HOW ironic is this? International Women’s Day has been marked by a survey saying that British women have the most leisure time in the western world. Just when we’re supposed to be celebrating our achievements and highlighting progress across the globe, we get into an argument over the washing-up.
Only Norway beats us, apparently. Credible research by the Organisation for Economic Co-operation and Development finds that we enjoy, on average, 339 minutes of relaxation a day. By my reckoning that’s almost six hours. I can’t even begin to imagine having six hours to do nothing. It takes me all my time to find six minutes.
It says here though that these lucky “average” ladies clock up 126 minutes watching TV and 87 minutes seeing friends. Every day? More than two hours sitting down at a stretch? Almost an hour-and-a-half having coffee and chatting? Is this some alternative universe which no-one has told me about? I don’t know anyone who fits into this category. Not even my mother, and she’s retired.
Of course, you can make a survey say whatever you want it to say. However, when you think about the laudable aims of International Women’s Day, there’s something galling about it. The struggles and achievements of women all over the world have been reduced to a competition to see who does the most work and who sits around painting their nails and watching Keeping Up With The Kardashians.
International Women’s Day is more than 100 years old. It was invented by the American socialist movement to recognise the battles of women working in the textile industry. These women fought for fair and equal working conditions. And they fought to be given the vote in a democratic society. It’s worth reminding ourselves of this, because I think the day itself has become a difficult concept to grasp. It’s now run by the United Nations with the honourable intention of highlighting the issues which affect women around the world. All too often though it seems like a remote and intangible event, unrelated to our own personal lives.
We have to ask ourselves though, what was the point of suffragettes chaining themselves to railings? Why did women bother burning their bras? Why have we fought tooth and nail to be recognised on equal terms and for equal pay in the workplace if it all comes down to housework in the end? Indeed, what is the point of a special day set aside for women if this is all we can celebrate?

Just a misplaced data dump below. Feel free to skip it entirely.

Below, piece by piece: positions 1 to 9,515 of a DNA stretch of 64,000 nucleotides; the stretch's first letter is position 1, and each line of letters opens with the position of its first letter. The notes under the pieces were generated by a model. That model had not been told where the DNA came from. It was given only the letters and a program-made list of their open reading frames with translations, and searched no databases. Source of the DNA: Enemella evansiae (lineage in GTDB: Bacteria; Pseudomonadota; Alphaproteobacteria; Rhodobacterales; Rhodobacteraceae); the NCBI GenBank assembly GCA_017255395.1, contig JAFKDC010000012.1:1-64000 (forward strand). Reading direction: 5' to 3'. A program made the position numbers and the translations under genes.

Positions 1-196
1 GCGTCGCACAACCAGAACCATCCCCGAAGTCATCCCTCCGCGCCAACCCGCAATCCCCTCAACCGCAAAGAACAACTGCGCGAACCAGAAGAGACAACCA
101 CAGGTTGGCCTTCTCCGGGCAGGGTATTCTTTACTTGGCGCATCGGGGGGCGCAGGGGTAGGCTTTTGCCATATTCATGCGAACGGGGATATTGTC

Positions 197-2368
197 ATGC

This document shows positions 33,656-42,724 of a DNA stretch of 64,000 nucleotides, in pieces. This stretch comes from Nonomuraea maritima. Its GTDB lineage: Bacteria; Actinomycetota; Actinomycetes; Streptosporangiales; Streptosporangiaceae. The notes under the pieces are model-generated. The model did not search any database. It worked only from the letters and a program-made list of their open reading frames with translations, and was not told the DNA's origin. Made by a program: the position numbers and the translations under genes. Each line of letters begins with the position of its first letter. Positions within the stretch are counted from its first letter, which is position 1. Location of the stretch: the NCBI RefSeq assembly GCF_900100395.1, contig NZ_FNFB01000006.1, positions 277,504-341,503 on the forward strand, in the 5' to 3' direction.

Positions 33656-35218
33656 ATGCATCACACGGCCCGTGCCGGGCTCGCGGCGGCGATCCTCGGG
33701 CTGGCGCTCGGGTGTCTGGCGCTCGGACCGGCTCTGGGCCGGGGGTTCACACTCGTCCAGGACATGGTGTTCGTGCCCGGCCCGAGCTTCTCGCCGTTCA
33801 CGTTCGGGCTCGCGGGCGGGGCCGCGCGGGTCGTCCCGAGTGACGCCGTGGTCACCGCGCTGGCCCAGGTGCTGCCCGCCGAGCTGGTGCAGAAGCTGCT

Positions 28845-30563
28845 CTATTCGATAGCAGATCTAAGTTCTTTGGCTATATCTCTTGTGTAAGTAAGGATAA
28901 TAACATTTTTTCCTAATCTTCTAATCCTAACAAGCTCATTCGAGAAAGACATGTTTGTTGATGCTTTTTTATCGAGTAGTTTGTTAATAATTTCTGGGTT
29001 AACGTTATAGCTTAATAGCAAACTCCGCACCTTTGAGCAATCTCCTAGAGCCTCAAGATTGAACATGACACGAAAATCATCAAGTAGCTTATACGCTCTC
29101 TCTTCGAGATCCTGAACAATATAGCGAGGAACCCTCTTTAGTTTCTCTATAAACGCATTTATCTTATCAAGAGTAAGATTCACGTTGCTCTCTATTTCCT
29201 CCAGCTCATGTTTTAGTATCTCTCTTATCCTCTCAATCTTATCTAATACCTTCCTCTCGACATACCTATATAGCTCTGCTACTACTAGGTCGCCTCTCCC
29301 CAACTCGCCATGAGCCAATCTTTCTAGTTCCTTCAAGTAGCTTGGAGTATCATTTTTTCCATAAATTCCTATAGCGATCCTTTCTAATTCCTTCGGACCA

And yet, although the ideal of a day at the beginning of March set aside especially for women is tricky, there is still a point to it. If there wasn’t, we wouldn’t be talking about it now. It makes us stand back and ask ourselves questions about what women do and how they do it. It forces us to compare our own experience with the experience of women in other countries. It highlights the many freedoms we leisurely women of the western world enjoy in comparison to our sisters living under oppressive regimes. And it makes us think about how to talk to our daughters about what it means to be a woman in the world.
So when they ask us what’s the point of International Women’s Day, here’s what we should say. We should tell them that despite the Equal Pay Act of 1970, women are still paid, on average, 15 per cent less than men. We should point to the fact that men outnumber women almost four to one in the House of Commons. And if they are old enough, we should find a way of telling them that girls, even in Britain, are still traded and sold as slaves. That daughters are growing up in families having no rights, subject in some cases to abhorrent practices such as female genital mutilation. And that every survey ever conducted on the subject finds that women are cracking up under the strain of the twin responsibilities of earning money and caring for others. These women probably don’t have six hours to themselves in a month, never mind a day. Recent research by a clinical psychologist at Oxford University found that women are up to 40 per cent more likely than men to develop mental health problems such as depression and anxiety.
If International Women’s Day seems like a remote and outdated commemoration, marked by spurious facts and figures and well-intentioned events, we should remind ourselves of this. Surveys about housework have their place, but a women’s place is not just in the home.